Whatever anyone's feelings about abortion, the opposition to stem-cell research is irrational.
Fortunately, it appears that enough influential Republicans have a stake in the success of stem-cell research to prod the president into approving it, at least in part. Nancy Reagan, for one, would like to see a cure for Alzheimer's disease.
So would I. Although I never liked Ronald Reagan and I detested his elitist policies, it would do my heart good to see him up and around and "normal" again. Although a terrible president, Reagan was a remarkable man, and it's painful to know how he's slowly slipping away.
The odd thing about George W. Bush's know-nothing attitude on stem-cell research is that people who disagree with him still think he's a great president.
It has to be something he said. Very little he does makes any sense at all.
Harley Sorensen is a longtime journalist and iconoclast. His column appears Mondays.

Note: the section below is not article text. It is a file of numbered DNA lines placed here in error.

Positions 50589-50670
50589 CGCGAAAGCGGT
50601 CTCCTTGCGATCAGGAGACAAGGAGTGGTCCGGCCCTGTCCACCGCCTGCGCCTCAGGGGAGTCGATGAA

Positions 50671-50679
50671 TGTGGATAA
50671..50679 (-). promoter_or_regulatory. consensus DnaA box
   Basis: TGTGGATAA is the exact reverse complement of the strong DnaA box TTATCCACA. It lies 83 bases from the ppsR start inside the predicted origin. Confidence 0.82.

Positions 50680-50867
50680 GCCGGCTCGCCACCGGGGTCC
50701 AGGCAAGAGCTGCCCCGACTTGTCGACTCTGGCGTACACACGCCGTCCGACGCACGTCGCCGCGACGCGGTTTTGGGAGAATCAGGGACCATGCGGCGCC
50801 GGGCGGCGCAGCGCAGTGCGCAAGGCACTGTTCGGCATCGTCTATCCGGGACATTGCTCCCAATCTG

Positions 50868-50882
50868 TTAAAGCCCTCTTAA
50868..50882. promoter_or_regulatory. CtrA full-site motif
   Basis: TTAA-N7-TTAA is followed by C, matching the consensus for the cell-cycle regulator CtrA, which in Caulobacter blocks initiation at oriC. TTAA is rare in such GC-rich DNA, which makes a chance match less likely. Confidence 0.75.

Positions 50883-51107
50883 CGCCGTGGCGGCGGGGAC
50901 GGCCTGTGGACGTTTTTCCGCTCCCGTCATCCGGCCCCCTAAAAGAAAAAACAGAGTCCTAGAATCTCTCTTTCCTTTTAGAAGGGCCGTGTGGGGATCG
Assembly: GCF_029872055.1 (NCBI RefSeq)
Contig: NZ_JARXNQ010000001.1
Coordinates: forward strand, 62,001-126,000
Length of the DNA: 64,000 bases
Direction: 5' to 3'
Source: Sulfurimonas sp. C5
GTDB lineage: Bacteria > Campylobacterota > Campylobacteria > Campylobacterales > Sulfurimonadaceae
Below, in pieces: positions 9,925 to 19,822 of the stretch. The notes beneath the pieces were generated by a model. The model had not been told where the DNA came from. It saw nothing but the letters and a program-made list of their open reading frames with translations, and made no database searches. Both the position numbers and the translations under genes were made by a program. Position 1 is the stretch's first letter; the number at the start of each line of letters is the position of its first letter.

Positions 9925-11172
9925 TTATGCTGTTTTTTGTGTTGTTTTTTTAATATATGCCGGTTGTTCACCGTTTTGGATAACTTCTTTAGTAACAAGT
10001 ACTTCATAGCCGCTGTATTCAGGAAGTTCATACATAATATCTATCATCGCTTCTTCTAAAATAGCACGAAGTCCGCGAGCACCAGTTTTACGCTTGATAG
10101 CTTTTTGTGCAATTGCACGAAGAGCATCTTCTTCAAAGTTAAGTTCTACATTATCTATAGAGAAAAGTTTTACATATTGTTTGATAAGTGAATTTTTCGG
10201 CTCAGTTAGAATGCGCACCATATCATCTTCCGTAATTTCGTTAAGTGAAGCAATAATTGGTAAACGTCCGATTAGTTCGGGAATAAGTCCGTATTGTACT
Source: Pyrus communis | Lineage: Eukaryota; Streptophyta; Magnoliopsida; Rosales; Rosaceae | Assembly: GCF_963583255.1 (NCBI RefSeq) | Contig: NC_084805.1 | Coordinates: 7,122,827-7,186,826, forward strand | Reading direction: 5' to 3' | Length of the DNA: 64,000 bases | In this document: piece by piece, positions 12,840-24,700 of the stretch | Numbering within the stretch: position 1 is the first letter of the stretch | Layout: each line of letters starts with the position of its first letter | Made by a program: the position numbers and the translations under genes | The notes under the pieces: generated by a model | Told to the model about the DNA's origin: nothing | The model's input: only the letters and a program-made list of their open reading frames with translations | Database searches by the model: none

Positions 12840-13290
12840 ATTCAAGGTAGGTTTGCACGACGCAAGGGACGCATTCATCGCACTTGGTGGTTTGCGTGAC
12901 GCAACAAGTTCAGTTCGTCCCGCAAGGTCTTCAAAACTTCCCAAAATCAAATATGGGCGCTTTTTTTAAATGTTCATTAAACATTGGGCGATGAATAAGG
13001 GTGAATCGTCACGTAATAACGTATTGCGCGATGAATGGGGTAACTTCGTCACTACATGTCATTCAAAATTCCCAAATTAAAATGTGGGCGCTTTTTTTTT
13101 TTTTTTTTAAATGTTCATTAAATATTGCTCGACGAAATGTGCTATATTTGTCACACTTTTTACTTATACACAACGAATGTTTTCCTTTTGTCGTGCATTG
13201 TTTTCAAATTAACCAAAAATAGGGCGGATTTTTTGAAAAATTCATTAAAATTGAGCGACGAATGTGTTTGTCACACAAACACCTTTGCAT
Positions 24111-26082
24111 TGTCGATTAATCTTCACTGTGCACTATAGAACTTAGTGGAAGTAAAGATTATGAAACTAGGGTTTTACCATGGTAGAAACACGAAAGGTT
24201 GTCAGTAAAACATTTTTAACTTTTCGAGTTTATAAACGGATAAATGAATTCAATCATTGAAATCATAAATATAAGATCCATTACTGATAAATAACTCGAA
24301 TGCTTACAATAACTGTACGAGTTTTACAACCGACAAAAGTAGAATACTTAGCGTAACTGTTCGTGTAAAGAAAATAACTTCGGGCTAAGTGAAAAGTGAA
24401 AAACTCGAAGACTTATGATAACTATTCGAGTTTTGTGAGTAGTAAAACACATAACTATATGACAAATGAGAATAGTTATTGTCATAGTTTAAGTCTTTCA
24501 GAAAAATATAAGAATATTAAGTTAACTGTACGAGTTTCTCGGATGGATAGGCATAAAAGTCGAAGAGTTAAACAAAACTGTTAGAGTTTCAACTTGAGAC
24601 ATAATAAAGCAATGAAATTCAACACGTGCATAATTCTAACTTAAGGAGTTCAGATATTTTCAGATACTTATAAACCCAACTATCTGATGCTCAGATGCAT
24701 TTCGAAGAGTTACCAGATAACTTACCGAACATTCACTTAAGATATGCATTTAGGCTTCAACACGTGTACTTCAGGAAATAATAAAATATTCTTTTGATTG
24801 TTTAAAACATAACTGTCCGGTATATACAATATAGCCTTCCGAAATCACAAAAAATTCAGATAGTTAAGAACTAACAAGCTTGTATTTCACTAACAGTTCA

E-mail him at firstname.lastname@example.org.
August 15, 2001
President Bush gets poor marks for his handling of international policy from a majority of Europeans, who say in a new poll that he makes decisions based entirely on U.S. interests and knows less about Europe than his predecessors.
European approval of his foreign affairs efforts runs anywhere from 40 to 60 percentage points below the levels former President Clinton held.
The people who said they didn't yet know how they felt about Bush's policies ranged from a fourth to a third in the four countries in the poll by the Pew Research Center for the People & the Press.